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Why the 'Thankful Pumpkin' has caught on with families around the world

Finally, a holiday tradition easy enough for busy parents.
/ Source: TODAY

When author Amy Latta first came up with the idea of using a pumpkin as a place to write down things her family was grateful for, she didn't have a blog. She was just looking for a way to teach her son Noah, then 3, about Thanksgiving without getting "caught up in the craziness of the holidays."

"At meals, we were playing the 'thankful game,' where we would take turns going around the table and saying things we were grateful for, and I thought it would be fun for him — and for all of us — to physically see just how many blessings that added up to," Latta told

Thankful pumpkin
When Amy Latta began writing down things she and her family were grateful for on a pumpkin, she didn't realize the idea would catch on with families around the world.Courtesy of Amy Latta

Latta had taken Noah to a pumpkin patch near their home in Hampstead, Maryland, and brought home several pumpkins. On a whim, she grabbed one and started writing things they were grateful for on it with a permanent marker. "It was a great visual reminder of how blessed we are, and he loved watching the pumpkin fill up as we added to it every day," she said. They now enjoy looking at photos of their Thankful Pumpkins over the years and laughing about different things that made it onto the pumpkins at the time.

Though she had no idea back then, Latta's idea would catch on with other busy parents looking for low key ways to celebrate the season meaningfully with their kids. In 2012, Latta posted about the tradition on her blog, Amy Latta Creations. "I was excited to get the project out there, because it is so simple and requires no special skills or materials," said Latta. "Literally anyone can do it, and I was excited to think about other families taking time to focus on gratitude."

Pumpkin decorating
Latta said that what makes this project special is that anyone can do it. Last year, her sons Nathan, 11, and Noah, 10, worked on their Thankful Pumpkin together.Amy Latta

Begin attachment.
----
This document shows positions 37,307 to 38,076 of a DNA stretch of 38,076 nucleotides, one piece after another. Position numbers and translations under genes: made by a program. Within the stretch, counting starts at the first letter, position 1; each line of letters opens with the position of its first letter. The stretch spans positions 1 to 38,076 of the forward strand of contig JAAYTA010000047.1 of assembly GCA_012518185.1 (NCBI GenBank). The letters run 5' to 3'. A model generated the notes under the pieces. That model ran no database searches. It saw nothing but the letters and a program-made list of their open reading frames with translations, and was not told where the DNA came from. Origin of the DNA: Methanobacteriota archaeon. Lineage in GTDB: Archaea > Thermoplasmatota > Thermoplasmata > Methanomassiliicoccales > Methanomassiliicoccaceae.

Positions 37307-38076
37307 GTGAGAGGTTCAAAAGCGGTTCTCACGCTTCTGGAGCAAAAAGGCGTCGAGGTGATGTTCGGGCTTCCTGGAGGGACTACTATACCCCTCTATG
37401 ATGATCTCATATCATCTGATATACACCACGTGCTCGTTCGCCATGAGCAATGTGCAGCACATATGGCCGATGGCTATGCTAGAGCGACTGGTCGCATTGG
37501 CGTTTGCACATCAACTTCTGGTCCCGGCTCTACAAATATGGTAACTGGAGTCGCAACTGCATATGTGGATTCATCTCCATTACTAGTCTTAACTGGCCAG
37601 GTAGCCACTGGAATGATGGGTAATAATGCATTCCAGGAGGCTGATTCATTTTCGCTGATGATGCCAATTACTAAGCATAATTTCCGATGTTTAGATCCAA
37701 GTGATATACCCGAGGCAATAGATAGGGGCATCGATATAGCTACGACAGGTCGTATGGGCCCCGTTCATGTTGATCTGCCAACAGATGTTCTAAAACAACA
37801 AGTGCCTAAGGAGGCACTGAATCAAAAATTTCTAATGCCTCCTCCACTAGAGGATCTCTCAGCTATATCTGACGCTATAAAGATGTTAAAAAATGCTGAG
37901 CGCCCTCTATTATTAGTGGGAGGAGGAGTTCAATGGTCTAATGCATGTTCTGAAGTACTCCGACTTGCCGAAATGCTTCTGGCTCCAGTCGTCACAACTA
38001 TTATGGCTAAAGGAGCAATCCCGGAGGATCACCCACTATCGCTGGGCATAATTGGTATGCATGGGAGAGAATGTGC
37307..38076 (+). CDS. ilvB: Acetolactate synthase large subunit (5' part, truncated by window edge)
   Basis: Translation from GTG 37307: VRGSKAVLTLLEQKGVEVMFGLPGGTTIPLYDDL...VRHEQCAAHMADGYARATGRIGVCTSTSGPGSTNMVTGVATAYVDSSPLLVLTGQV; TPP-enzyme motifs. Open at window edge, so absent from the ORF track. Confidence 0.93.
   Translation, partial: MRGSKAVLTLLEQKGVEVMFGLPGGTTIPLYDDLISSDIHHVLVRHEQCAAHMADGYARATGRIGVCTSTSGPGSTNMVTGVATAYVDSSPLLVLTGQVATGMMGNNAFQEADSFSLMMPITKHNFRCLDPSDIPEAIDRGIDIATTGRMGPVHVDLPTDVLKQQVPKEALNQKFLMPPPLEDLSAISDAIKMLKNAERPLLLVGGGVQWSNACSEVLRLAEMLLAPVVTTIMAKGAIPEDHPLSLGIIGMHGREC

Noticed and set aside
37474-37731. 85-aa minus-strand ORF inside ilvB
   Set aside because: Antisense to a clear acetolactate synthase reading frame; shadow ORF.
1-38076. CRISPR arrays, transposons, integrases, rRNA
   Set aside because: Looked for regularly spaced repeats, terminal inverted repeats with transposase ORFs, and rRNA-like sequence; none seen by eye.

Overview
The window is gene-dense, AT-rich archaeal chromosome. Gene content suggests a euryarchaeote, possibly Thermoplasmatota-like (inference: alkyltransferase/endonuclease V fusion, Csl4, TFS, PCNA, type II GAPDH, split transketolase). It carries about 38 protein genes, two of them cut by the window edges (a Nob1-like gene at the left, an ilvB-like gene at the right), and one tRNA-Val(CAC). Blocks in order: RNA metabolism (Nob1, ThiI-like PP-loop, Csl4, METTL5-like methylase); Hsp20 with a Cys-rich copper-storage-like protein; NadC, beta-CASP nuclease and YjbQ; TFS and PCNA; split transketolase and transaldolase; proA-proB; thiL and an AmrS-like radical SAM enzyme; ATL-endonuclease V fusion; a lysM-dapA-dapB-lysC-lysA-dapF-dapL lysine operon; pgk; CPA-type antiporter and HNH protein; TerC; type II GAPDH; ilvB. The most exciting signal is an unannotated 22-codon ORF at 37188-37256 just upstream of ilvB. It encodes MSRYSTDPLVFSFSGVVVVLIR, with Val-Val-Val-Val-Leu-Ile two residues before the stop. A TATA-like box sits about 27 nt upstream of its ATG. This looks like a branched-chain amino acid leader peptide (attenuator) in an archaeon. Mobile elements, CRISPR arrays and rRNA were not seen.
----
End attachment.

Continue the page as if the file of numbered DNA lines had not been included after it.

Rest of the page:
In the years since she first posted the Thankful Pumpkin on her blog, Latta has heard from families across the country — and even the world — telling her how much they have enjoyed incorporating it into their annual holiday traditions. "My favorite thing is when people send photos of the pumpkins they created, filled with all kinds of wonderful things!" she said.

Occasionally, commenters will criticize Latta's pumpkins, noting that things like "Elmo" and "Starbucks" are listed before "Grammy and Poppy," but Latta said those commenters are missing the point. "It's not an ordered list," she explained, "just something fun where we write things down as they come to mind. I promise; we're most grateful for the people in our lives."

In 2021, Latta's family created a particularly special Thankful Pumpkin: It was the first year they celebrated with their new son, Nathan, 11, whom they adopted in Chengdu, China.

Last year, Latta's family welcomed a new son just in time to show him the Thankful Pumpkin tradition. Nathan, 11, wrote the things he was grateful for in Chinese, his native language.
Last year, Latta's family welcomed a new son just in time to show him the Thankful Pumpkin tradition. Nathan, 11, wrote the things he was grateful for in Chinese, his native language.Courtesy of Amy Latta

"When we got home from China and started our pumpkin, we explained the activity to him and he was excited to participate," said Latta. "At the time, he spoke very little English, so he wrote the Chinese characters for mama, baba (daddy), didi (little brother), and jiating (family). It was our first bi-lingual pumpkin and it was so beautiful.

"It touched my heart so much, and all of us certainly had many extra things to be thankful for as we started life as a family of four," said Latta.

This story was originally published in 2018 and has been updated.